Modern C++ Features – User-Defined Literals—Arne Mertz

Learn more about litterals.

Modern C++ Features – User-Defined Literals

by Arne Mertz

From the article:

User-defined literals are a convenient feature added in C++11.

C++ always had a number of built-in ways to write literals: Pieces of source code that have a specific type and value. They are part of the basic building blocks of the language:

32 043 0x34   //integer literals, type int
4.27 5E1      //floating point literals, type double
'f', '\n'     //character literals, type char
"foo"         //string literal, type const char[4]
true, false   //boolean literals, type bool

These are only the most common ones, there are many more, including some newcomers in the newer standards. Other literals are nullptr and different kinds of prefixes for character and string literals. There also are suffixes we can use to change the type of a built-in numeric literal:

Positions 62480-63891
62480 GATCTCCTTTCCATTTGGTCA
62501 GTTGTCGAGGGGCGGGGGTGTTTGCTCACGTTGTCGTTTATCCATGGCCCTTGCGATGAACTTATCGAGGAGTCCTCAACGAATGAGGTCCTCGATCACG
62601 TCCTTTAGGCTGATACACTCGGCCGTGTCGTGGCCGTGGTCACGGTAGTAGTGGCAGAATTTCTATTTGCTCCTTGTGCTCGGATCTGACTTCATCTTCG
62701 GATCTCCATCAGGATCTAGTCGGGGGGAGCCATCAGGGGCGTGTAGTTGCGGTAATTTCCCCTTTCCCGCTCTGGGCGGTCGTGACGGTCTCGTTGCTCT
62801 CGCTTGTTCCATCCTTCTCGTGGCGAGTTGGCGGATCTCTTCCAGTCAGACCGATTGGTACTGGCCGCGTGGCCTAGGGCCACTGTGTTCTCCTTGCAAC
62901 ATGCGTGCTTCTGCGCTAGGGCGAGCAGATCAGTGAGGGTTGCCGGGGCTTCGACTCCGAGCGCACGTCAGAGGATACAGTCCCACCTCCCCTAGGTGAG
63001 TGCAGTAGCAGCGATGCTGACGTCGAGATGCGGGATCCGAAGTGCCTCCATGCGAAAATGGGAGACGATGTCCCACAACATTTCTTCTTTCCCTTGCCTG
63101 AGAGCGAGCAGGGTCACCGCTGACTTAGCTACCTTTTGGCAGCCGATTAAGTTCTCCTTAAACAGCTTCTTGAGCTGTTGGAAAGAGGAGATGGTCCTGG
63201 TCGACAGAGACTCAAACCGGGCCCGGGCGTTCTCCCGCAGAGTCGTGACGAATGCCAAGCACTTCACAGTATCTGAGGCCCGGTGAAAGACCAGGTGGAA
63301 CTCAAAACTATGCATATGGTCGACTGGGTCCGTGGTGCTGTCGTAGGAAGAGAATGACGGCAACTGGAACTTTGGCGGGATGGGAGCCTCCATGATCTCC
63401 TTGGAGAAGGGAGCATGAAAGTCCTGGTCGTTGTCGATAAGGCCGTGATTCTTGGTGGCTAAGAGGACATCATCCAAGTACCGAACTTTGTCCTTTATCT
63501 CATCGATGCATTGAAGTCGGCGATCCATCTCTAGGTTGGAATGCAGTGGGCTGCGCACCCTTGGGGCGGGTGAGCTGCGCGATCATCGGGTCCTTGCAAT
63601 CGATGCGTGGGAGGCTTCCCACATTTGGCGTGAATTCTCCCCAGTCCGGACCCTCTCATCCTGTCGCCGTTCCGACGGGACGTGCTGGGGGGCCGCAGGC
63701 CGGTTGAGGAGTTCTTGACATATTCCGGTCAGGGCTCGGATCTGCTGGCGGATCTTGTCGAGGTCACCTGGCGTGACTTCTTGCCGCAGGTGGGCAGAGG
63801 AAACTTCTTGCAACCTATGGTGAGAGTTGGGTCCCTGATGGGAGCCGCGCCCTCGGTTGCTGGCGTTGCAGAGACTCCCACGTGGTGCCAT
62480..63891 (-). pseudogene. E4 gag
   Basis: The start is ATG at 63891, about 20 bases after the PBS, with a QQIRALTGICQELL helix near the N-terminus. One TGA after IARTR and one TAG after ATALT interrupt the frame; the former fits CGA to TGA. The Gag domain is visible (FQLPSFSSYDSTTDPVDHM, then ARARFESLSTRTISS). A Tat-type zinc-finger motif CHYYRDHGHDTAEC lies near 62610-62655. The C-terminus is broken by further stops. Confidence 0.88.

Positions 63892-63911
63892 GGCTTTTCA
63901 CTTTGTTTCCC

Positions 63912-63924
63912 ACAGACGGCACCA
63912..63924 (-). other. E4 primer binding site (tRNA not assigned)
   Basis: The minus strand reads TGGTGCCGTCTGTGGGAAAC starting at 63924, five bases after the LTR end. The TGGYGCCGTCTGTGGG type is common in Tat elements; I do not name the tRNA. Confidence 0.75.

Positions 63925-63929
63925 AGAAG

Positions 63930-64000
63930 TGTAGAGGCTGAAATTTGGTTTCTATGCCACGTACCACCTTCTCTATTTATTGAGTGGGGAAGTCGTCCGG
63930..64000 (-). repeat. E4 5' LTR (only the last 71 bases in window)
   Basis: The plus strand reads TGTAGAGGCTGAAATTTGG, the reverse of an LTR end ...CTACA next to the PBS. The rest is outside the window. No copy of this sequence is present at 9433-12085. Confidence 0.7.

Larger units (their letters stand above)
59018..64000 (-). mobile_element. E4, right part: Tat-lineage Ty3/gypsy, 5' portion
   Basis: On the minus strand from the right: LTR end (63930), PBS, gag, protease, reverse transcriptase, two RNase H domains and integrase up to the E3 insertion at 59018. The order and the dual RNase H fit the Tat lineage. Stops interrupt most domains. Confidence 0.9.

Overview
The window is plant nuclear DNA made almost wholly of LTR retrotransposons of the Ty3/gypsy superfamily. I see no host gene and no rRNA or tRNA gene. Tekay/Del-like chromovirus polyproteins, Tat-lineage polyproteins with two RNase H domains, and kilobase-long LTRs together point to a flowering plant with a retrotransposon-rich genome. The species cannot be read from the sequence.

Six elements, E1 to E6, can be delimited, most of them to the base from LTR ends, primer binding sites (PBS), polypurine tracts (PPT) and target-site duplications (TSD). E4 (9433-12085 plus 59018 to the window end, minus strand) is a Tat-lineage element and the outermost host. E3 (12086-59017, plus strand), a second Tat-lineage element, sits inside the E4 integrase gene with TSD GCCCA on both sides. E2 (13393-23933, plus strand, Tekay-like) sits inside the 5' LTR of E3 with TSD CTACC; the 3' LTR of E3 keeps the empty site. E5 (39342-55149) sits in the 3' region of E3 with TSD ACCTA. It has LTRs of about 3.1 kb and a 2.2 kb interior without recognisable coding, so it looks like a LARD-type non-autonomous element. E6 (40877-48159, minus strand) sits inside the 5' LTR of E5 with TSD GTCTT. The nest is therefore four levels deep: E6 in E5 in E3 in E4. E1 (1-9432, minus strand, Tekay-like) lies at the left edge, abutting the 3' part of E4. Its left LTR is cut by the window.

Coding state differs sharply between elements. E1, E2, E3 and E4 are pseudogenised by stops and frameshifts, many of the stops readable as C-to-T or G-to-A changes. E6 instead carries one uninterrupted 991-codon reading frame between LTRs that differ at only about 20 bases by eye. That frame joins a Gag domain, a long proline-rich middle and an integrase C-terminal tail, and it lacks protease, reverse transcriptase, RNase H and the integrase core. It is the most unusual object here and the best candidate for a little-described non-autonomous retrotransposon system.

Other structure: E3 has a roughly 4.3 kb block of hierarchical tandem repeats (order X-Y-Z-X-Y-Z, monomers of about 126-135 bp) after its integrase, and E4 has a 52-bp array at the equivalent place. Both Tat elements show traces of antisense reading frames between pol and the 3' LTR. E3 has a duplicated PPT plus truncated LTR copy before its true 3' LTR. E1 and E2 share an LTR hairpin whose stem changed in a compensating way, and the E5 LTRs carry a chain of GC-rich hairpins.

32u     //unsigned int
043l    //long
0x34ull //unsigned long long
4.27f   //float
5E1l    //long double

void foo(T& out) - How to fix output parameters—Jonathan Müller

Or how to improve readability and reduce errors.

void foo(T& out) - How to fix output parameters

by Jonathan Müller

From the article:

There are some cases where you need to return a value from a function but cannot use the return value. It happens, for example, in functions where you want to return multiple values at once. While you can pass multiple inputs to a function - the parameters, you cannot pass multiple return values in the same way.